Parents are often surprised to learn that accomplished readers, when questioned about particulars of a story, have 'missed the point.' Catholic reading comprehension materials, in addition to providing exposure to faith and character-building stories, train the child to analyze what he reads. This analysis leads to a greater understanding of the material read.
As your student is exposed to history and science, which demand deeper analytical reading, he moves from the idea of reading as entertainment to reading as a means of expanding his knowledge about God's world. He begins to see a need to understand what he reads. Parents can increase a child's ability to think about what has been read by questioning him in depth about the material. However, demands on the parent's time often make such questioning difficult. Reading comprehension books provide a practical alternative. As the student answers questions about the stories, he becomes aware that the purpose of reading is often to inform, rather than merely to entertain.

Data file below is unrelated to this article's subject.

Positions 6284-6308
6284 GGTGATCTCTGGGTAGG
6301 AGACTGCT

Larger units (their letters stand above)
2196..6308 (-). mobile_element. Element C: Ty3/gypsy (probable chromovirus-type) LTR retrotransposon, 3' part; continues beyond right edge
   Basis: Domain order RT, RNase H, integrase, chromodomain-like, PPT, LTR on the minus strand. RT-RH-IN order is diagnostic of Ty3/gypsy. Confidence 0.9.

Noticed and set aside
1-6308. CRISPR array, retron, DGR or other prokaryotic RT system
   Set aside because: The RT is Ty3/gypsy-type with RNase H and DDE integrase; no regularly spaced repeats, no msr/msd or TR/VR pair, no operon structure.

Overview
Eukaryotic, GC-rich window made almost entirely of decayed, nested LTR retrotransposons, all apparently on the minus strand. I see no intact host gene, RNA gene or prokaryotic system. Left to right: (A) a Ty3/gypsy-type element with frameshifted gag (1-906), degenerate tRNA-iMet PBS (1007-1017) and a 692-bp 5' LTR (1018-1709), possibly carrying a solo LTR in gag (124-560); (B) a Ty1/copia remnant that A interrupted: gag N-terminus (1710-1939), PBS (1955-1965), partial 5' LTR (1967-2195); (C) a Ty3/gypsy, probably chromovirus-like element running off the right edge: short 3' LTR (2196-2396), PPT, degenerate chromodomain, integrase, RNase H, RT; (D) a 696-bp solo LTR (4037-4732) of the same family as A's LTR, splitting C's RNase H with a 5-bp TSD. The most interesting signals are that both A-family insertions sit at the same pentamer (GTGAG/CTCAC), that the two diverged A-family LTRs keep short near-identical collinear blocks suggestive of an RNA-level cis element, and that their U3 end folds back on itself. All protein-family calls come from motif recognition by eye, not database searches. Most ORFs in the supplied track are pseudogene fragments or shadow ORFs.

Finally, as the child becomes more adept at analyzing what has been read, he realizes the additional benefit of improved reading scores on standardized tests.